T I M E L A P S E D #2, 2017
Steel, enamel paint
Images: Christo Crocker
The majority of the excess heat generated by the last 250 or so years of fossil fuel emissions is absorbed by the Earth's oceans. When coral is subjected to extreme localised temperature increases, it enters a survival phase and engages a kind of sunscreen layer in an effort to protect itself from the warmer than usual water (above around 32 degrees celsius). This layer is fluro in colour and is a final effort to resist the stressful conditions. If the water cools in time, the coral will return to its normal colour. If not, it bleaches and turns white, not necessarily dead but definitely in a weakened state of being. Some scientists liken this to a form of coral osteoporosis.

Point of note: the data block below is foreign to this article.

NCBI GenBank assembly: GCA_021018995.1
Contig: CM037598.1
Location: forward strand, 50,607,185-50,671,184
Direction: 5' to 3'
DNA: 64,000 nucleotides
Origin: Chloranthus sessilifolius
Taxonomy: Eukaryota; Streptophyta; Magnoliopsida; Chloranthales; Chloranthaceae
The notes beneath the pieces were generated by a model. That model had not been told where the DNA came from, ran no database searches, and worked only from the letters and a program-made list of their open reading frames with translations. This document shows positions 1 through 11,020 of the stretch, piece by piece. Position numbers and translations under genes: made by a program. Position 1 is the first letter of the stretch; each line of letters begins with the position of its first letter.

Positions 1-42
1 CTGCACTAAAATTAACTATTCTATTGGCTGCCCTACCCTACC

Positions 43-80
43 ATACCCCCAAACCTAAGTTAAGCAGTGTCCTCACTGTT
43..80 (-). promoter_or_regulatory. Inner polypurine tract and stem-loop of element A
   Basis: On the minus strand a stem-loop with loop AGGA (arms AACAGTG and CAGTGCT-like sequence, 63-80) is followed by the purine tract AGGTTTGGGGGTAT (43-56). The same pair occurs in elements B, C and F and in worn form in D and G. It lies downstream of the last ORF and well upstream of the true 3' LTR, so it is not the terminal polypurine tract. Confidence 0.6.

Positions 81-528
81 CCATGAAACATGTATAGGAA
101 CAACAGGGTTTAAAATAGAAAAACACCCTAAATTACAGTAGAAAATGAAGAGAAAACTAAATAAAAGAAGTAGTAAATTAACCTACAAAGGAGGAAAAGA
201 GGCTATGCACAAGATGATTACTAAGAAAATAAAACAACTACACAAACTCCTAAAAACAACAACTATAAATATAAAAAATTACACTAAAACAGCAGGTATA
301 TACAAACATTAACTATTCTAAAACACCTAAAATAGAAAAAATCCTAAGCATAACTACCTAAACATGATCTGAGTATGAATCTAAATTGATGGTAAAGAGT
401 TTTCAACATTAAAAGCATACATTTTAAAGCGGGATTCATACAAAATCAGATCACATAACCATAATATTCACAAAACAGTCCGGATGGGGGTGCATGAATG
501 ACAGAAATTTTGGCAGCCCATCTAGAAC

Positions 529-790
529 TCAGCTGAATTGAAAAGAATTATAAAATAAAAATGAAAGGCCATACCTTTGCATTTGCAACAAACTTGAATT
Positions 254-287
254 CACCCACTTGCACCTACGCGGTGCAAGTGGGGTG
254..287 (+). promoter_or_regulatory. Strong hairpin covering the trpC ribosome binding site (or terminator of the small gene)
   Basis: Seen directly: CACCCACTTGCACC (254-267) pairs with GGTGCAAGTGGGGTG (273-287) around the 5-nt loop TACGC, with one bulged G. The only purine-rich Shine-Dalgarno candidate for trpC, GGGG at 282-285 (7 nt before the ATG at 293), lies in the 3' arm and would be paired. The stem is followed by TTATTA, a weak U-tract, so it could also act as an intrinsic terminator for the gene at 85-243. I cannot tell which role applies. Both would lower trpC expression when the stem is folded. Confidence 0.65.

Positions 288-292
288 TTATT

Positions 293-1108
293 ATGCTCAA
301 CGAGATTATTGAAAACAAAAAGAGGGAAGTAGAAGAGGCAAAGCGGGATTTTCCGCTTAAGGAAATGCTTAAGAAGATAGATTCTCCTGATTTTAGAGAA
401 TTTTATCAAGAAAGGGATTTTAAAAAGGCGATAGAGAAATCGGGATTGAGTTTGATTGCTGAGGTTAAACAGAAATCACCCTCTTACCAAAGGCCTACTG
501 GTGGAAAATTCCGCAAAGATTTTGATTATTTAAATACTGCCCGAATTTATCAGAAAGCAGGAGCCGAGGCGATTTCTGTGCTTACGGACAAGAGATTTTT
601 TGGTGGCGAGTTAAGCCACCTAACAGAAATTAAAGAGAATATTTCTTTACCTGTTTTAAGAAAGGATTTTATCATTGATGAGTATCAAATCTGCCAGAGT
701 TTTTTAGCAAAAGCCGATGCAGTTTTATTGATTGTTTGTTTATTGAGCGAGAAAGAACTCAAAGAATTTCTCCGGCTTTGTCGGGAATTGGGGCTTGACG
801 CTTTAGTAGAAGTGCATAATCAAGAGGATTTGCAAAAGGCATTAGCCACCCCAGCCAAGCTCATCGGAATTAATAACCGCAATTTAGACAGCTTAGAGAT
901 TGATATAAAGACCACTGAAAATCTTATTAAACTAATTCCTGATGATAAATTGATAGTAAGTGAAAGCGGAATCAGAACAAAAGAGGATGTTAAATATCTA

In 1998, 2002, 2016, and 2017, the Great Barrier Reef system, particularly the Northern Barrier Reef area beyond Port Douglas, experienced mass bleaching episodes rendering two-thirds of the 3000km long reef system in a weakened state of being. More mass bleaching is predicted. The Great Barrier Reef is utilised by many Australians and visitors alike for restorative recreational purposes, income generation and as a source of protein. A healthy reef contributes far more to the economy via tourism than mining does.
Support the protection of land and waterways and the use of cleaner, more renewable energy systems in order for us to cease being reliant on toxic and exhaustible fossil fuel resources.
Speak out against mega mines such as the Adani Carmichael mine in Queensland, Australia.
In what state of being are we happy to leave Country and the planet for the next generations that follow us?
- Ben Taranto